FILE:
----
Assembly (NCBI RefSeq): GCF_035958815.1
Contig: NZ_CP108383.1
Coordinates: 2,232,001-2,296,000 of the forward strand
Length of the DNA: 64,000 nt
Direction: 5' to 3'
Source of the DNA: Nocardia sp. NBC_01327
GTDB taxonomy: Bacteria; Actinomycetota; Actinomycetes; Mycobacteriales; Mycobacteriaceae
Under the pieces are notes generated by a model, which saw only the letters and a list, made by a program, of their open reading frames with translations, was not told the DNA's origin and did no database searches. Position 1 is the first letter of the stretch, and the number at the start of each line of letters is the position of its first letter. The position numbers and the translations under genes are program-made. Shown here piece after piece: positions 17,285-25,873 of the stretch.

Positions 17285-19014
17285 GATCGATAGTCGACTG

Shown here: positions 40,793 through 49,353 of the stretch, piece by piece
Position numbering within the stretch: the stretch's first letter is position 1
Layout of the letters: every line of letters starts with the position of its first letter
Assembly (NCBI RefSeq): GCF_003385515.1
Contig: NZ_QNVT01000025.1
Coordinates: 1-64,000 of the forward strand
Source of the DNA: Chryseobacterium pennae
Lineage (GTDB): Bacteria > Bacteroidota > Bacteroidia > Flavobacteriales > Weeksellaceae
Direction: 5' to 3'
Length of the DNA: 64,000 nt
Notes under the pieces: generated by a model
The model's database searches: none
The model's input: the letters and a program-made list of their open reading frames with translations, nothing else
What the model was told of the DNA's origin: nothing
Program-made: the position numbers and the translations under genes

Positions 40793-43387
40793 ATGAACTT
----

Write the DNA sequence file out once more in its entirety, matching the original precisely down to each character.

Assembly (NCBI RefSeq): GCF_035958815.1
Contig: NZ_CP108383.1
Coordinates: 2,232,001-2,296,000 of the forward strand
Length of the DNA: 64,000 nt
Direction: 5' to 3'
Source of the DNA: Nocardia sp. NBC_01327
GTDB taxonomy: Bacteria; Actinomycetota; Actinomycetes; Mycobacteriales; Mycobacteriaceae
Under the pieces are notes generated by a model, which saw only the letters and a list, made by a program, of their open reading frames with translations, was not told the DNA's origin and did no database searches. Position 1 is the first letter of the stretch, and the number at the start of each line of letters is the position of its first letter. The position numbers and the translations under genes are program-made. Shown here piece after piece: positions 17,285-25,873 of the stretch.

Positions 17285-19014
17285 GATCGATAGTCGACTG

Shown here: positions 40,793 through 49,353 of the stretch, piece by piece
Position numbering within the stretch: the stretch's first letter is position 1
Layout of the letters: every line of letters starts with the position of its first letter
Assembly (NCBI RefSeq): GCF_003385515.1
Contig: NZ_QNVT01000025.1
Coordinates: 1-64,000 of the forward strand
Source of the DNA: Chryseobacterium pennae
Lineage (GTDB): Bacteria > Bacteroidota > Bacteroidia > Flavobacteriales > Weeksellaceae
Direction: 5' to 3'
Length of the DNA: 64,000 nt
Notes under the pieces: generated by a model
The model's database searches: none
The model's input: the letters and a program-made list of their open reading frames with translations, nothing else
What the model was told of the DNA's origin: nothing
Program-made: the position numbers and the translations under genes

Positions 40793-43387
40793 ATGAACTT